Occu-Pie, by David Bax
One of the most useful and powerful things about cinema – and about art in general, really – is that it can be a fun way of exploring topics that are not fun at all. Of course, there are also films that are not exactly a blast but explore serious subjects in otherwise compelling ways, like Paul Greengrass’ Sunday Bloody Sunday and United 93. Still, there are issues that are somber but mundane and don’t have an easily palatable outlet for public discourse. Cédric Klapisch’s My Piece of the Pie is about the devastating dissolution of the middle class, a vital topic that is nonetheless an unsexy one. In making an exuberant comedy about the issue, Klapisch has (mostly) succeeded in making an issue movie that doesn’t feel like one.
My Piece of the Pie is about a woman named France (a moniker so flagrantly and unashamedly metaphorical that it doesn’t even grate). At the film’s start, France has recently been laid off from her factory job in Dunkirk and is so distraught that she attempts suicide during her child’s birthday party. By way of help after the fact, she is offered the chance to go to Paris and work for a house cleaning agency. From there she is assigned to be the regular maid for an investment banker named Steve, cleaning his modern, minimal, enormous high rise apartment. Anyone possessing a passing familiarity with romantic comedies likely has a guess as to what comes next. That guess would probably be mostly right, too, but a few satisfying twists do emerge.
Much like Klapisch’s earlier films (he’s best known, particularly in the U.S., for When the Cat’s Away and L’Auberge Espagnole), he approaches his tale with a very calculated irreverence that is meant to be fun without ever offending. Stylistically, he never challenges the form or its aesthetic traditions but he handles them with a sort of casual exuberance that someone in marketing would likely describe as “youthful.” In general, this approach works for him, moving the film along at an exciting clip even when its tone wavers from its prevailing lightheartedness. Occasionally, though, he does himself in with it. The matter of France’s suicide attempt is translated perhaps a bit too flippantly, crossing the line into callousness.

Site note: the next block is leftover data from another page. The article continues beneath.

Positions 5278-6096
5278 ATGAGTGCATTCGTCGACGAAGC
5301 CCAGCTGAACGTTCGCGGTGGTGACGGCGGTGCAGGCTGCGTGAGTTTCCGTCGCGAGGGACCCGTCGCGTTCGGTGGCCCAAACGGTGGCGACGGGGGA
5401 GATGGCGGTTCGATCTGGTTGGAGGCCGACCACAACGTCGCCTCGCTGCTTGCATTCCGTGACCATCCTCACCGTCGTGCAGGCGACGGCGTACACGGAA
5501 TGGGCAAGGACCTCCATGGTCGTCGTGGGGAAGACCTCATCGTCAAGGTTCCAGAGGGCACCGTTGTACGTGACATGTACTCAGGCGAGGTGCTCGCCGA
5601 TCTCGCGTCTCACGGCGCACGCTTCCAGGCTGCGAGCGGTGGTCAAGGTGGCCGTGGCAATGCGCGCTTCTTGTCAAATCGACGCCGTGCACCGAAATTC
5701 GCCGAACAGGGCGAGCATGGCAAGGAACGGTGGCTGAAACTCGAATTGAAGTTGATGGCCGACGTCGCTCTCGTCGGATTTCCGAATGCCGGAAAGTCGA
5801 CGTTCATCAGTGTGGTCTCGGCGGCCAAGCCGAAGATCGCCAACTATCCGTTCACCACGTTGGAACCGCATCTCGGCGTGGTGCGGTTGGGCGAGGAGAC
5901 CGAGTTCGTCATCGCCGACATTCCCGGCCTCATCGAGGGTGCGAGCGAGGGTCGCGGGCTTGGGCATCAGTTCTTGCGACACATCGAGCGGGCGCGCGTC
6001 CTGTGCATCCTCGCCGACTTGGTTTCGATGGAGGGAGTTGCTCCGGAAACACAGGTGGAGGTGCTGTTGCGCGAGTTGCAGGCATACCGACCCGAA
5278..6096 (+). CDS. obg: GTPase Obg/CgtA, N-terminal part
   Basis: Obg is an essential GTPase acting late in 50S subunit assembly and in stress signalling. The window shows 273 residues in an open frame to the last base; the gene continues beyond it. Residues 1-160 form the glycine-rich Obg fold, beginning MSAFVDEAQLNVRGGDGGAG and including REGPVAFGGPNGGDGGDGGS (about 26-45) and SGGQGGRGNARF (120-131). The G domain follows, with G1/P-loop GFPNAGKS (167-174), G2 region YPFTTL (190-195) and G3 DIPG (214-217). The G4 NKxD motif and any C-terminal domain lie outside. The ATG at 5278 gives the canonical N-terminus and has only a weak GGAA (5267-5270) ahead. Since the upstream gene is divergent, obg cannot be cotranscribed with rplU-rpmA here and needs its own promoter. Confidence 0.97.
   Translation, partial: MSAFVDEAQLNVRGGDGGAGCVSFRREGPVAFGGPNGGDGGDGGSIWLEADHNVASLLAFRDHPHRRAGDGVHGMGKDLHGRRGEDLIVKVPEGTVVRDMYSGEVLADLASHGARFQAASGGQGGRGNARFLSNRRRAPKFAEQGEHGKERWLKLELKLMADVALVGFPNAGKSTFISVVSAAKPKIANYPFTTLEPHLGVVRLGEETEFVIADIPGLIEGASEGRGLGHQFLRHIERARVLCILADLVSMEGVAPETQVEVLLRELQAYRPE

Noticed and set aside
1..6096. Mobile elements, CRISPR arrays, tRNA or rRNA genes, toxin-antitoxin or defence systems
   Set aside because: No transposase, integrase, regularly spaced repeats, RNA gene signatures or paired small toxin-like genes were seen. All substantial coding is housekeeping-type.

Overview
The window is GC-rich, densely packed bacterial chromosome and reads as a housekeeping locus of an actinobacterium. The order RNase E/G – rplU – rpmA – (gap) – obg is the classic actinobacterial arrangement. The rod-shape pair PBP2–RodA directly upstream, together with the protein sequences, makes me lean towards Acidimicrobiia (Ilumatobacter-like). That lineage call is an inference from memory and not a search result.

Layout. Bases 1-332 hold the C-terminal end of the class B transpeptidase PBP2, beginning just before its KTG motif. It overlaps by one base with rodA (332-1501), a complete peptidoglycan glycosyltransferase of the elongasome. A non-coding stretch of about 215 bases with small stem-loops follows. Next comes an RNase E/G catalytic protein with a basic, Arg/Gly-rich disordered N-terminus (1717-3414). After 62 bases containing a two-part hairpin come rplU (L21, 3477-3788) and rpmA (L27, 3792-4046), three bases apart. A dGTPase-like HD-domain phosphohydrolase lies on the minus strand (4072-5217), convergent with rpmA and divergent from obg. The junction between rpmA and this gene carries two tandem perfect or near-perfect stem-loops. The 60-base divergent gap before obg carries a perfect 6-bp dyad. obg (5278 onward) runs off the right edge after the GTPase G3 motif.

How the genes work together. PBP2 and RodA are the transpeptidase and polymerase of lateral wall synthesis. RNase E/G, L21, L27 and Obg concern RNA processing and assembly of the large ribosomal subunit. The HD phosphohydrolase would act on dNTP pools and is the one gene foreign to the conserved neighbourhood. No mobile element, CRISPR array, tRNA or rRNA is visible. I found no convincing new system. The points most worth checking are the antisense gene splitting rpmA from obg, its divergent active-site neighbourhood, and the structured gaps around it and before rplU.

Though Klapisch’s construction of the film is pleasant but never provocative, he does manage to upend expectations with his narrative. Both the lead characters are unexpected variations on their types. France is a bit older than the usual female star of a romantic comedy and therefore what would be “quirky” for a 25 year old instead makes her seem unstable. You are put slightly on edge in her presence, even as you find her amusing. To be clear, these traits come across as completely intentional on the filmmaker’s part and are used to wonderful effect. Meanwhile, Steve is not the corporate workaholic with a heart of gold who just needs to realign his priorities. He is truly a heartless, selfish and largely uncaring person. Unfortunately, this leads to one of the movie’s main problems. Despite Karin Viard’s hard work in the role of France, we are never intellectually able to understand why she is even a bit taken with Steve.
Christophe Beaucarne, the film’s director of photography, deserves the same praise as Viard for his efforts. Of course My Piece of the Pie is not a spectacle but Beaucarne shoots the film in scope and makes remarkable use of the wide frame. Specifically, he fills his spaces with hard angles and sharp, contrasting colors whose very immobility enhances the sense of motion when the characters walk through them. The length of the frame allows Beaucarne and Klapisch to illustrate the distance between France and Steve as well as giving them a lot of room to be almost constantly moving, hurtling through their lives.
As stated above, most viewers will be able to guess the loose outline of the plot. Yet the ending is something you likely will not see coming. Whether or not it fully works is questionable. In my opinion, it does not really, growing a bit exaggerated even for the world Klapisch has laid out. Yet the final act does make good thematically and, depending on your politics, quite satisfyingly so.
My Piece of the Pie, with its winking smugness and occasional air of overexertion, is too problematic to land among the best of the year. However, it may prove to be one of the most relevant and current movies of 2011. At its core, it’s about the 1% and the 99%. Specifically, it’s about whether or not merely putting them face to face with one another (as the Occupy Wall Street movement hoped to do) would be enough to bring them truly together. Here in the real world, it’s unlikely that the bankers and the protestors will ever realize that they love each other. But that’s what movies are for.